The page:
Tuesday, October 8, 2013
Geno Smith turns in turnover-free gem
By Rich Cimini ESPN.com
ATLANTA -- Instead of micromanaging Geno Smith by making him wear a color-coded wrist band, New York Jets coach Rex Ryan came to his football senses and actually challenged his rookie quarterback to take the opposite approach Monday night.
"Let 'er rip and play with no conscience," Smith said of his coach's edict.
Smith played out of his mind, all right.
Eight days after the ugliest four-turnover performance you will ever see, Smith delivered a possible turning-point game for him and the Jets, rallying them to a dramatic, last-second upset of the Atlanta Falcons, 30-28, at the Georgia Dome.
Geno Smith left the Georgia Dome with his third victory in five games as a starter.
Smith was terrific for the first 58 minutes, and he was even better in the final two, directing a seven-play, 55-yard scoring drive to set up Nick Folk's 43-yard field goal as time expired. Smith was flawless on the final drive, completing four passes to three different receivers and calling an audible -- an audible! -- on the third-down play before Folk did his thing.
If Folk had missed, it still would've been a silver-lining night for the Jets (3-2), simply because of Smith's dramatic improvement. Sure, it would've hurt, but the initial pain would've faded, replaced by the big picture -- Smith's positive strides.
That they won the game, too, beating a team that fancied itself as a Super Bowl contender, was the ultimate double-delight for the Jets, who moved to within one game of the first-place New England Patriots in the AFC East.
"We showed that we can be great," said defensive end Muhammad Wilkerson, who was just that against the Falcons (1-4).
Team success aside, this showed Smith's potential. He's not a turnover machine, after all. After 11 giveaways in the first four games, he played a clean game on a national stage.
Let's repeat that: no turnovers.
"I thought he did an outstanding job for us throughout the entire game," Ryan said.
This was the kind of game the Jets envisioned when they chose Smith in the second round. That he kept his cool on the road, with ear-splitting noise, showed plenty of moxie. For a change, everybody isn't talking about his strong arm and his physical gifts. Everybody's talking about his calm under pressure.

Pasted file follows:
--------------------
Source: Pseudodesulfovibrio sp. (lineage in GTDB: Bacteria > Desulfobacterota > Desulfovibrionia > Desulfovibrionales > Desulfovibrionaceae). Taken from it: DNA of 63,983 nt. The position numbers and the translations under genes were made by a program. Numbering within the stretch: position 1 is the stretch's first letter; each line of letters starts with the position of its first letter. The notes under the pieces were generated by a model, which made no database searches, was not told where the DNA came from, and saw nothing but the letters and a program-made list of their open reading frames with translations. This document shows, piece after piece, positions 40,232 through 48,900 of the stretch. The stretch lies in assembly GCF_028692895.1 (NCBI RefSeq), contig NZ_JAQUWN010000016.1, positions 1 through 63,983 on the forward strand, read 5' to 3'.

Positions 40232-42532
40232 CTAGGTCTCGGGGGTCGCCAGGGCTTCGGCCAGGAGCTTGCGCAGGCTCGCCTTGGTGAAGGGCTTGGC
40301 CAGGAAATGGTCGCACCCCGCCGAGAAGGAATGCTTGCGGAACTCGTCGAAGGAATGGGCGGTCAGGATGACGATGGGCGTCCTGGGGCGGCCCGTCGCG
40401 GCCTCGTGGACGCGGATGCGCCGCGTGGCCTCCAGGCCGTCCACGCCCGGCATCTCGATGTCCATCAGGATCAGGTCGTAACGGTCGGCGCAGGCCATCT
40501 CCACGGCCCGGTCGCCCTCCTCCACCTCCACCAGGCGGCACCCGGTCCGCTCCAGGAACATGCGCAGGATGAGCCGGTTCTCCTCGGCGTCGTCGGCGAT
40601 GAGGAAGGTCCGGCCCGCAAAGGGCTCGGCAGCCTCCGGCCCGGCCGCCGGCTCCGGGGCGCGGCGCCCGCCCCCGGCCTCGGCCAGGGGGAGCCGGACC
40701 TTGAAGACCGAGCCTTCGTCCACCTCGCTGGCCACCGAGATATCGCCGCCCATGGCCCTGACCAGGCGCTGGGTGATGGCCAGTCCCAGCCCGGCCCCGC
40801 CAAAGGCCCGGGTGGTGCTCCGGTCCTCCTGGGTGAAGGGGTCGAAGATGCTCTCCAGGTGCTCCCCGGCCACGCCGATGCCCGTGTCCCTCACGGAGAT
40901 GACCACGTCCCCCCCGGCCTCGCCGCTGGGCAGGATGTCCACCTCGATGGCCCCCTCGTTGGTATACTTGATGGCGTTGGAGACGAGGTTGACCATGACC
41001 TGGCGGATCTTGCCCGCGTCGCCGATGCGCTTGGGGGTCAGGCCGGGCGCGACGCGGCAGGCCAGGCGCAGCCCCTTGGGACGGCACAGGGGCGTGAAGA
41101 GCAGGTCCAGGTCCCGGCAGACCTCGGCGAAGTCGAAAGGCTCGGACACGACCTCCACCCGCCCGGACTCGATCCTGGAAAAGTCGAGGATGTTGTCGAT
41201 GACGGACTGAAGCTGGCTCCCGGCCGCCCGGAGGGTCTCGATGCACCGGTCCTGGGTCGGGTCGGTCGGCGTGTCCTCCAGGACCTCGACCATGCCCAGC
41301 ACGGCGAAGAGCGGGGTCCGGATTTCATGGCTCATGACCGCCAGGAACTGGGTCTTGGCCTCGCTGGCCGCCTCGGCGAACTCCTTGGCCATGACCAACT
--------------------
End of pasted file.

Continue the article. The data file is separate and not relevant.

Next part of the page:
"He's wise beyond his years," running back Mike Goodson said.
Smith didn't put up "wow" numbers, mostly because Marty Mornhinweg featured the running game, but the former West Virginia star capitalized on his chances. He completed 16 of 20 passes for 199 yards, three touchdowns and a 147.7 passer rating. And he did it without injured wide receiver Santonio Holmes and with a couple of newcomers, Goodson and wide receiver David Nelson.
More importantly, he did it in crunch time.
Thanks to a fourth-quarter defensive collapse, the Jets fell behind 28-27. Smith got the ball on the 20-yard line with 1:54 on the clock. There wasn't a rah-rah speech in the huddle.
"There was no Disney pep talk," guard Willie Colon said. "No time for that. Good offenses get it done and that's what we did."
Smith hit Stephen Hill for a 12-yard gain, Jeremy Kerley for 13 more and Hill for another 9. Smith scrambled for 8 yards and got out of bounds, stopping the clock with 37 seconds left. After a Bilal Powell run, Smith hit Clyde Gates for 3 yards.
Now it was third-and-3 from Falcons' 31, on the fringe of field-goal range. Mornhinweg sent in a pass play and put Smith in shotgun. The kid looked at the Falcons' defense and changed the play to a run, moving behind center for the snap.
"That takes [guts]," Colon said of Smith's play change.
It almost blew up, but Powell shed a tackler in the backfield and ran for 6 yards. In came Folk, who is money with the game on the line. Smith loved the moment.
"Always calm, since I was a kid," he said, describing his emotions on the final drive. "To be in that situation, to take my team down and get a field goal or touchdown. It's great to come away with a victory."
After last week's debacle against the Tennessee Titans, Smith said he "needed to change my mentality," explaining he couldn't afford to be uptight. He would've been that way if Ryan had gone through with the ridiculous idea of slapping a remedial wrist band on him, a la Mark Sanchez, circa 2009.
Smith heeded Ryan's words -- let 'er rip. It's a fine line, playing aggressively but not recklessly, which Smith had been doing. In Tennessee, he struggled to complete two passes in a row, let alone an entire drive with no margin for error.
"He's a rookie and we made him look like a 10-year vet," Falcons safety William Moore said.
It's amazing how quickly things can change in the NFL. A week ago, a crestfallen Smith apologized to defensive teammates for all his mistakes. On this night, they were raving about him. Ryan didn't gush too much, preferring to keep it about the team.
"The key word is 'fearless,'" he said. "I challenged our team the night before to play that way, and that's exactly how we played."